According to Patrick Keiller, the best prophecy of the 20th century comes in Emmanuel Goldstein's revolutionary text The Theory and Practice of Oligarchical Collectivism, in a passage that reads: "In the early 20th century the vision of a future society unbelievably rich, leisured, orderly and efficient – a glittering antiseptic world of glass and steel and snow-white concrete – was part of the consciousness of nearly every literate person."
The point is that this is a book that was never written: it is the book that was presented to Winston Smith by the secret policeman (as he turns out to be) O'Brien in George Orwell's Nineteen Eighty-Four. And the future that Goldstein refers to was never written either. True, we're richer and more leisured than our ancestors were, and a Londoner of 1907 visiting the city today would find plenty to gawp at: the gaudy clothes, the traffic, the plasticshopfronts, the way people walk around muttering into small plastic boxes, things not smelling of smoke and horse manure. But the Londoner would also find an awful lot that was familiar: a large number of buildings, and the barely altered contours of the streets; and that's true of many of our cities.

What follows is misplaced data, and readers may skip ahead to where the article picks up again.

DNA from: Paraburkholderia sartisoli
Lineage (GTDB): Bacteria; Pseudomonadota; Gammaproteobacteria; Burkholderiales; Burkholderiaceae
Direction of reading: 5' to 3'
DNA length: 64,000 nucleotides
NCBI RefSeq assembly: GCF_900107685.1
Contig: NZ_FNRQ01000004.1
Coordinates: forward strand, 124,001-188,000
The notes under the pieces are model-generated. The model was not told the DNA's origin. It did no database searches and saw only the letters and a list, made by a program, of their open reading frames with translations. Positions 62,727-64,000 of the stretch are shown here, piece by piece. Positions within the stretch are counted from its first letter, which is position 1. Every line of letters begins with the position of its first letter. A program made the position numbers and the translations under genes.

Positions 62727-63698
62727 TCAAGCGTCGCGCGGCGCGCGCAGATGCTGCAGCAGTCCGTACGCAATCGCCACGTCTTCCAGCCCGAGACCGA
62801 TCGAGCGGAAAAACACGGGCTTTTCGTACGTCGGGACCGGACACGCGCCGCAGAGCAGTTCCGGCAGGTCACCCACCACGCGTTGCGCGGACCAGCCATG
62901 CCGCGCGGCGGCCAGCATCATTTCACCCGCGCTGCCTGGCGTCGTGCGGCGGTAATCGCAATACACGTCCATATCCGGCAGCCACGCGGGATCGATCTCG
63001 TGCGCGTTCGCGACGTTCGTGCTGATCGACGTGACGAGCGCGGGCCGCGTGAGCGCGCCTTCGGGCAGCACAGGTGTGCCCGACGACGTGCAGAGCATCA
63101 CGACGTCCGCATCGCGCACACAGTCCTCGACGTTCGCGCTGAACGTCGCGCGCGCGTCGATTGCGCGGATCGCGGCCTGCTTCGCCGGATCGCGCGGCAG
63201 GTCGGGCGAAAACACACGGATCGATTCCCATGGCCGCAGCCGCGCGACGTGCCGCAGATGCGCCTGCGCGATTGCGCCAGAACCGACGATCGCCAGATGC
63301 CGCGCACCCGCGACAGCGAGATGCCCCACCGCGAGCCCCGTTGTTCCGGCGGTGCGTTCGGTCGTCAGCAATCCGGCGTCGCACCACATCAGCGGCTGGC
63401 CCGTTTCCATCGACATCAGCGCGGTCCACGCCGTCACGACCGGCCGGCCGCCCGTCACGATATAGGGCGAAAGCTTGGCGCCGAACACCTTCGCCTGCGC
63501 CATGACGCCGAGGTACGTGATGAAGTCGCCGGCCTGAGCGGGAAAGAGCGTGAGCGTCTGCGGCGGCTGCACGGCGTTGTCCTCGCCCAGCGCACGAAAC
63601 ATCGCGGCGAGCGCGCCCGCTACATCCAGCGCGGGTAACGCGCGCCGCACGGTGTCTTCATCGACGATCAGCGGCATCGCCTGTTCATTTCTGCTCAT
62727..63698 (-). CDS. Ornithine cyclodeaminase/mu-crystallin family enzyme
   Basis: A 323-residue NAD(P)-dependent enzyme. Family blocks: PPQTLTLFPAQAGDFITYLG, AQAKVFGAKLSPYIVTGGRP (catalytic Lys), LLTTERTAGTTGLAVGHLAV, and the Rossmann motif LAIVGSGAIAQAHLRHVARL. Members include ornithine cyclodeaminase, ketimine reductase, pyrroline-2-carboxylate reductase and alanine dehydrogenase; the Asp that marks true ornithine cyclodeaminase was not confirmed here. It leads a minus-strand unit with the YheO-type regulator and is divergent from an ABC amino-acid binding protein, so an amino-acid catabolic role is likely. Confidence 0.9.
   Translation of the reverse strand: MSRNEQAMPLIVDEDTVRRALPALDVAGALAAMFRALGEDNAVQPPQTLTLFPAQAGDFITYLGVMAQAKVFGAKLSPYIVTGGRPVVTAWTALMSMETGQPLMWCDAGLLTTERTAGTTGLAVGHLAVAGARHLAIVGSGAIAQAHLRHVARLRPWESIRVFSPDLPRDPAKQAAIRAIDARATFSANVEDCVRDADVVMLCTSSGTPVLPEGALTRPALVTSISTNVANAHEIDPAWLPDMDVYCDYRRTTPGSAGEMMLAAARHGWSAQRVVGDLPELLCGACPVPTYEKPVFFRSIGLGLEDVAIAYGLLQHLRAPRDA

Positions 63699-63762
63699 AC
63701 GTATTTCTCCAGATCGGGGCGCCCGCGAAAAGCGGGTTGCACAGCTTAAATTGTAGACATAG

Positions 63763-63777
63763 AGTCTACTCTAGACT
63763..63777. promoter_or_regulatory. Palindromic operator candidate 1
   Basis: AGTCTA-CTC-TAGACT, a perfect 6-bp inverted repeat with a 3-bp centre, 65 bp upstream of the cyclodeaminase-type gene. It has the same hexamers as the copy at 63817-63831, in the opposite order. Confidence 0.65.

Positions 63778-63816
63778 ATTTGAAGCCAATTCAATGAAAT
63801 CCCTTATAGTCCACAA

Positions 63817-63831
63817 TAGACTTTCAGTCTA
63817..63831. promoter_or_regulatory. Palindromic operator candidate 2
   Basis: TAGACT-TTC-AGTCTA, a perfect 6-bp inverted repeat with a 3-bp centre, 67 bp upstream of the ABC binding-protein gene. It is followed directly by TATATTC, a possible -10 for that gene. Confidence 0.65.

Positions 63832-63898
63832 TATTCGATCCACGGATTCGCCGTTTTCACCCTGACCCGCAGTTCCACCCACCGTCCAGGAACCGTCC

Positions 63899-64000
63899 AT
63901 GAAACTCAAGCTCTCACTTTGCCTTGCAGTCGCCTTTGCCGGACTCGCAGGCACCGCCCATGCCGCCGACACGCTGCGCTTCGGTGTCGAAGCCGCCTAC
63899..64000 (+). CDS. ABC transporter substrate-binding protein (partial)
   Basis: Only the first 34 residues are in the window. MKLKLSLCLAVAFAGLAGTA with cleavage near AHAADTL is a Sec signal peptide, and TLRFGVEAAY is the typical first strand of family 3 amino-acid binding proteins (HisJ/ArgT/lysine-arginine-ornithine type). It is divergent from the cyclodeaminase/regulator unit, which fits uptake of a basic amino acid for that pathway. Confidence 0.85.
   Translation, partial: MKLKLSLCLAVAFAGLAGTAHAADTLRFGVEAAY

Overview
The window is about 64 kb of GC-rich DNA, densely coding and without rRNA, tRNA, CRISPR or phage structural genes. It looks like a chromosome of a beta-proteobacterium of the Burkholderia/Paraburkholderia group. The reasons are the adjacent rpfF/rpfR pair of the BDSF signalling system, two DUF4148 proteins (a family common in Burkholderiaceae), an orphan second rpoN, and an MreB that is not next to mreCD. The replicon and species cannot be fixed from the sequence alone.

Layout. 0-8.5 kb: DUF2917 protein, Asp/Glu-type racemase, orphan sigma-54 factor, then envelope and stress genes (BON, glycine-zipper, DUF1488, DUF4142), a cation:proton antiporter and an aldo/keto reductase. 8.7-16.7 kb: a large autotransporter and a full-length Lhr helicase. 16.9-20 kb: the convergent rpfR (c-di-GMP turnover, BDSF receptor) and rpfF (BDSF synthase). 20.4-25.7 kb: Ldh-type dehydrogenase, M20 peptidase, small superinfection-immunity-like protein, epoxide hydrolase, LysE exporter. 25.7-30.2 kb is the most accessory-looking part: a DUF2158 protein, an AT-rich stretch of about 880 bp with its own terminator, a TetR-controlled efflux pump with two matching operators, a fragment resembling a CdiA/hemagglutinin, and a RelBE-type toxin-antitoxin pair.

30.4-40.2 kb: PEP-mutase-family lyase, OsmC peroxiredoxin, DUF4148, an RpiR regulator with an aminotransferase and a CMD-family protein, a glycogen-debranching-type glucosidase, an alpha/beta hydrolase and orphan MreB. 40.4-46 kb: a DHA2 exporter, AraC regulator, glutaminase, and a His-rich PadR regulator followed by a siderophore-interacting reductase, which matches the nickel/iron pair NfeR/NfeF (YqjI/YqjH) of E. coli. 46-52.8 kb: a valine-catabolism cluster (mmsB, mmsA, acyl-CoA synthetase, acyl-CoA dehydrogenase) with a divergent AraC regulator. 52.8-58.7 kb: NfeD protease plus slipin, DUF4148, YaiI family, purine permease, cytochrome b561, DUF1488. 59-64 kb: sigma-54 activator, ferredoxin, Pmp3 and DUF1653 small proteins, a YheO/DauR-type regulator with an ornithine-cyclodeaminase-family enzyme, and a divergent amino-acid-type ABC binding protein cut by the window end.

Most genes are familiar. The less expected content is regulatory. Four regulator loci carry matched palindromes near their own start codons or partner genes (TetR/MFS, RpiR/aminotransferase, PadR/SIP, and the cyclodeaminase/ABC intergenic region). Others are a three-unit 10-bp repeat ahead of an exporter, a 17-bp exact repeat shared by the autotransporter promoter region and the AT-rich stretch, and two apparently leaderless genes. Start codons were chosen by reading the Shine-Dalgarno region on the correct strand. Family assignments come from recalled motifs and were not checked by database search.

This insight is the basis of an installation that Keiller has designed, which opens at the new BFI Southbank Gallery later this month (and is accompanied by a season of Keiller's own films as director). The City of the Future consists of 68 pieces of film footage, assembled after deep delving in the National Film Archive, shot around the turn of the 20th century. Most of the footage consists of single shots, lasting perhaps a minute, of street scenes in London, Bradford, Liverpool, Bristol, Glasgow, Dublin and elsewhere. Crowds waving at trains, a ship being launched, the mayor of Halifax entering his carriage; or, more usually, crowds and traffic obliviously going about their business. It is, as you will know if you have seen any of Mitchell and Kenyon's films of late Victorian and Edwardian Britain, utterly riveting.